Farmer loses battle with government: A two-and-a-half-year fight over a batch of raw milk cheese produced in Howell County, Mo., ended last week when 15 tons of the unpasteurized cheese had to be taken to the dump, the KY3 reported.
The decision in Howell County was made by the State Milk Board. The board, which falls under the state’s department of agriculture was established in 1972 to “encourage orderly and sanitary production, transportation, processing and grading of fluid milk and processed milk products for consumption intrastate as well as interstate.”
The thousands of pounds of cheese in question made by Morningland Dairy was held during the more than two year legal battle after tests of the product showed harmful bacterial contamination. But the farmers believe it was wrongly tested.
The controversy of raw milk products is not limited to Missouri. Last year, it was reported officials from the California Health Department had visited the homes of raw milk customers to confiscate the unpasteurized products. Other states have seen regulatory issues with the dairy products, which are favored by many natural food fans, as well.
The Milk Board shut down Morningland’s manufacturing operation and ordered all cheese at the facility embargoed on August 26, 2010 after receiving a report from the California Department of Food and Agriculture that Morningland cheese seized in a raid of the Rawesome food club in Venice, California in June 2010 had tested positive for Listeria monocytogenesand Staphyloccocus aureus. Not a single block of cheese in the warehouse had the same batch number as the cheese seized in the Rawesome raid. A Milk Board inspector initially told Joe Dixon that he would only be shut down for a few days—but that changed when FDA stepped up their involvement in the case a short time later and pressured the Milk Board not to let Morningland resume their operations.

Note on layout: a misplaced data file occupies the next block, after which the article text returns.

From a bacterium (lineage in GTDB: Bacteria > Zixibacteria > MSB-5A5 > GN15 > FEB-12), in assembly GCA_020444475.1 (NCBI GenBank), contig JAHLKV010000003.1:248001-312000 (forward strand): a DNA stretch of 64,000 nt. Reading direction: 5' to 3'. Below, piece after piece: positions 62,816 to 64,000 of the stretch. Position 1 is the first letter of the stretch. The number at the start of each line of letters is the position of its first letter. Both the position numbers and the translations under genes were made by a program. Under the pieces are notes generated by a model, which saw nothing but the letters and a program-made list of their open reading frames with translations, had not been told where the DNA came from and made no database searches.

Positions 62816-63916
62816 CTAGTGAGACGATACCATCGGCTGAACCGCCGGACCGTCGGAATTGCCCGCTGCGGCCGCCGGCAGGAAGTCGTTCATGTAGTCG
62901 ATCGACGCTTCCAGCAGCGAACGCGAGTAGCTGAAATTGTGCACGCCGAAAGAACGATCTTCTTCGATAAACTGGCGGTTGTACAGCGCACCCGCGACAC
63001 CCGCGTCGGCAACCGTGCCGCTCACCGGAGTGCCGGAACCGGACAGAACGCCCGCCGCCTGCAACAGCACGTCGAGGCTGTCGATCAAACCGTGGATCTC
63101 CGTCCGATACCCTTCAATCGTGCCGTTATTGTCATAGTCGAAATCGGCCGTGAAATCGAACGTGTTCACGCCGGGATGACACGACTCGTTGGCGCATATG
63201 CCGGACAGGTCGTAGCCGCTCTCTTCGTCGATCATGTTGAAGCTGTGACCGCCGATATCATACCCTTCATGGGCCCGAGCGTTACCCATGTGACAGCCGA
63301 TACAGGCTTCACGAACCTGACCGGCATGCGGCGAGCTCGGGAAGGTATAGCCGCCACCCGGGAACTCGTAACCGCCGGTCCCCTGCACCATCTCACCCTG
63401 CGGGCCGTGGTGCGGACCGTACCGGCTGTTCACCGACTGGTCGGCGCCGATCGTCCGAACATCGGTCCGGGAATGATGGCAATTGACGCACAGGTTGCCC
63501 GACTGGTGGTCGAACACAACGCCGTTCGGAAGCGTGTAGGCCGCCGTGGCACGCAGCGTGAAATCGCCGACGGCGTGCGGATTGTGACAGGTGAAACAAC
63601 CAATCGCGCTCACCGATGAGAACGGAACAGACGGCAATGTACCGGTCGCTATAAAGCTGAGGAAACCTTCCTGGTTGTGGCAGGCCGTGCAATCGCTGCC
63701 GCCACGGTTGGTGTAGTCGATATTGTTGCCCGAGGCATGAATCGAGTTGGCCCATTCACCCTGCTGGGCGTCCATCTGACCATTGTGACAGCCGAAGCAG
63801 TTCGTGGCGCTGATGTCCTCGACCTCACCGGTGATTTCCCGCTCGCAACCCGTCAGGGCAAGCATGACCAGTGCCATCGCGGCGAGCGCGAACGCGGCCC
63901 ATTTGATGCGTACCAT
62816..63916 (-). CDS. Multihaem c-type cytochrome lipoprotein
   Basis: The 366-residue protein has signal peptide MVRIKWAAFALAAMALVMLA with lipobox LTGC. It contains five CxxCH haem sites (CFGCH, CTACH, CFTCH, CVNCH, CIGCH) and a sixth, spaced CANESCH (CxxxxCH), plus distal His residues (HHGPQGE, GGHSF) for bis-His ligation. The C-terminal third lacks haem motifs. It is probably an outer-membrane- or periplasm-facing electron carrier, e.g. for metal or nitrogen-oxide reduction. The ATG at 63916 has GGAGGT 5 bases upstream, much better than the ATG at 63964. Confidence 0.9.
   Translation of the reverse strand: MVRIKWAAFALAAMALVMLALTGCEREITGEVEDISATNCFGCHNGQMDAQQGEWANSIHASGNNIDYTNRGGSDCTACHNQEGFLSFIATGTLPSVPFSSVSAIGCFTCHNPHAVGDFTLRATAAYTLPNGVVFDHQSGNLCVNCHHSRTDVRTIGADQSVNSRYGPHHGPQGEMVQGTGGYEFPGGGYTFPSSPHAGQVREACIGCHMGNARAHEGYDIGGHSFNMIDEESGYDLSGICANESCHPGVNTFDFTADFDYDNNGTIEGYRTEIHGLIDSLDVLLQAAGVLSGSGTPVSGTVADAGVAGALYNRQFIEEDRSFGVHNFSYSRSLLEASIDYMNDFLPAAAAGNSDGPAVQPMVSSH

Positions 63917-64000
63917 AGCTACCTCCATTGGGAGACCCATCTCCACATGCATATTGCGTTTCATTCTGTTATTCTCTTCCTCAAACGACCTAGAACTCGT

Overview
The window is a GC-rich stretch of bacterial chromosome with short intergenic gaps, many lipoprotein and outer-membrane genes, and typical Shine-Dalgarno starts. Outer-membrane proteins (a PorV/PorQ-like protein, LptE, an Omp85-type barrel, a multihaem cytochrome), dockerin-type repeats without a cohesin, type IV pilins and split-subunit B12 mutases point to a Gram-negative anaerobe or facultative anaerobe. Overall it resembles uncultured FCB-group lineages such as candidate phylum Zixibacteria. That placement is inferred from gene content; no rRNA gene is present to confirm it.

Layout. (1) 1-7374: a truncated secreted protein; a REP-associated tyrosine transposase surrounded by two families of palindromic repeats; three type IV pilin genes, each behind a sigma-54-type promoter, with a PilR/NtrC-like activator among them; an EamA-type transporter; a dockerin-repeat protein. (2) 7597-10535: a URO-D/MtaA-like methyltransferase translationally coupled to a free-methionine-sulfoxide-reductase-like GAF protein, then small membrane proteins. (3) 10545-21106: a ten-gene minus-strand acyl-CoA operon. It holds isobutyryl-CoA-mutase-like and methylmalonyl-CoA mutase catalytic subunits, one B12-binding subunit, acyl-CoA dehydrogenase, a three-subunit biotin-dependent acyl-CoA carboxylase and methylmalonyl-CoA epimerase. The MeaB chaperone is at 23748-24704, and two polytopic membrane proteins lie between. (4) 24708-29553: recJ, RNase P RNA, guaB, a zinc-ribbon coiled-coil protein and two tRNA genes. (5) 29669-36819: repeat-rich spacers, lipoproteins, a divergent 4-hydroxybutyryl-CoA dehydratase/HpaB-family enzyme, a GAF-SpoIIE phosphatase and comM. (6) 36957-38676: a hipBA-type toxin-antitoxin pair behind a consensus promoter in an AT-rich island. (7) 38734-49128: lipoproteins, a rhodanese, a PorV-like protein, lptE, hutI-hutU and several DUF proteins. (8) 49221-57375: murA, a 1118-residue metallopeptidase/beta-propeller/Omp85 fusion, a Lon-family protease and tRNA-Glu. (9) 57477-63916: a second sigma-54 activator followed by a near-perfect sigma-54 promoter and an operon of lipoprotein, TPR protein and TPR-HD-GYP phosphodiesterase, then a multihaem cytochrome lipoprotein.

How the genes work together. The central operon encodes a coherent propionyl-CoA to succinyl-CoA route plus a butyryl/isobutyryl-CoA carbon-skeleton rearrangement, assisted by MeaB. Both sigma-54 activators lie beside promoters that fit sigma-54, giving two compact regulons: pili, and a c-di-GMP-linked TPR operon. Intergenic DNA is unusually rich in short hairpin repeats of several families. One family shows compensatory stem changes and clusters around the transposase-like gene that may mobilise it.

KY3 reported the Food and Drug administration tests of the cheese showed nothing out of the ordinary, while private testing showed both Staphylococcus aureus and listeria. Dixon said to KY3 that they requested a trial by jury and were denied as the rules governing the safety of the product were a regulation not a law.
When the cheese was dumped, Joe Dixon said he saw the “the destruction of what my wife and I and family have worked to build.” KY3 reported the dairy farmer saying his herd is now gone and he would fear getting a complaint and being shut down again if he were to try and restart.